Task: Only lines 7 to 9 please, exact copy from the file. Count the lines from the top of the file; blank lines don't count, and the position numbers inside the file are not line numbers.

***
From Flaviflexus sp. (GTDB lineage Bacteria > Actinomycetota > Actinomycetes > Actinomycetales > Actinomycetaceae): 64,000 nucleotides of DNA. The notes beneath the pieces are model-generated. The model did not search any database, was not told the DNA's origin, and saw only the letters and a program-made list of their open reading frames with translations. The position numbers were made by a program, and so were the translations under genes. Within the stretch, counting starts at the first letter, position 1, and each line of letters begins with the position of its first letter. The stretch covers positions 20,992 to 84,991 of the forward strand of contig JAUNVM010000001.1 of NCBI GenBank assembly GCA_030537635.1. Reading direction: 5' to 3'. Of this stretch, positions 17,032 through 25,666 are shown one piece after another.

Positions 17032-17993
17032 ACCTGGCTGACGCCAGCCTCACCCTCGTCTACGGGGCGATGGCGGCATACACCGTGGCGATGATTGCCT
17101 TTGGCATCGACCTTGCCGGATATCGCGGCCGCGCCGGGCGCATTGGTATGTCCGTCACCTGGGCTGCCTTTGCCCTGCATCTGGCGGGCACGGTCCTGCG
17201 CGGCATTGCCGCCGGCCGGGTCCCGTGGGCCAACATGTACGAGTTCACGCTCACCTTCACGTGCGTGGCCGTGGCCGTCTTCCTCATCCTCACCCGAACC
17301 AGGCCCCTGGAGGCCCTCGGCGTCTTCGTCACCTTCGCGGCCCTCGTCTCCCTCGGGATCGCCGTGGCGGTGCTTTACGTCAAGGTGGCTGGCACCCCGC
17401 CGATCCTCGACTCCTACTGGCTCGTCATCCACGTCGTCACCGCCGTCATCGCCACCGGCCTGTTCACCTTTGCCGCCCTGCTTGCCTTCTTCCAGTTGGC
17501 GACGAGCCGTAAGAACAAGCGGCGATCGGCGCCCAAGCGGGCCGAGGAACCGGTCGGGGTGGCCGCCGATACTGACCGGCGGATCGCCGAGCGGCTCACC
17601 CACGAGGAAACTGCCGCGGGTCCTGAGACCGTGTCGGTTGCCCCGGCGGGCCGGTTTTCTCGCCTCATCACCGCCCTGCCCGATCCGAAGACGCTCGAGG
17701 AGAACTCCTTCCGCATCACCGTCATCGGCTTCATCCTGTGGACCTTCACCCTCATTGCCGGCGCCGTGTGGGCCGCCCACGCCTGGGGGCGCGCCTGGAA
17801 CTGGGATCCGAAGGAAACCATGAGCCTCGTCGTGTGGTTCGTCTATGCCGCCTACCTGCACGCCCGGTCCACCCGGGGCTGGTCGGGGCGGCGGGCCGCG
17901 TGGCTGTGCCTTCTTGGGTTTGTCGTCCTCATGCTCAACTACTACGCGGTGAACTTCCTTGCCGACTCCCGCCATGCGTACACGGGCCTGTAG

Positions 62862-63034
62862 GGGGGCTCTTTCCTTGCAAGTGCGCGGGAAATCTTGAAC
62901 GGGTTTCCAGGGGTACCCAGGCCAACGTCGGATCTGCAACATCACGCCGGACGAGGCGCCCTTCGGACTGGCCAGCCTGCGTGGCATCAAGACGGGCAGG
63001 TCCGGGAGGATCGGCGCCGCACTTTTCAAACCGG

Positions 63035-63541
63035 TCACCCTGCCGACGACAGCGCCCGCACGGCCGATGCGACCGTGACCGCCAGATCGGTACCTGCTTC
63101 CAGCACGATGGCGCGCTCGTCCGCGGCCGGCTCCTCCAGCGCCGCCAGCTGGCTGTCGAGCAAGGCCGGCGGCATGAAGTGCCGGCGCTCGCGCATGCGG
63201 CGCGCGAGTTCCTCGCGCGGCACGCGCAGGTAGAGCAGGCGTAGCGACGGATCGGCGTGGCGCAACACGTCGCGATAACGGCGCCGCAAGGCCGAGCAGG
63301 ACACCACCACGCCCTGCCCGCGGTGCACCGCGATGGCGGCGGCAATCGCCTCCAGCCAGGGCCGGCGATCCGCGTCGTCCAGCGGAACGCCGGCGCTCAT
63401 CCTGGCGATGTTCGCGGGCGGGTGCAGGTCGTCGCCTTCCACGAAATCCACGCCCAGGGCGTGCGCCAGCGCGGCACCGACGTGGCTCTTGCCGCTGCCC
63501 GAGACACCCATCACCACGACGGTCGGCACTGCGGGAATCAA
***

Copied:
17401 CGATCCTCGACTCCTACTGGCTCGTCATCCACGTCGTCACCGCCGTCATCGCCACCGGCCTGTTCACCTTTGCCGCCCTGCTTGCCTTCTTCCAGTTGGC
17501 GACGAGCCGTAAGAACAAGCGGCGATCGGCGCCCAAGCGGGCCGAGGAACCGGTCGGGGTGGCCGCCGATACTGACCGGCGGATCGCCGAGCGGCTCACC
17601 CACGAGGAAACTGCCGCGGGTCCTGAGACCGTGTCGGTTGCCCCGGCGGGCCGGTTTTCTCGCCTCATCACCGCCCTGCCCGATCCGAAGACGCTCGAGG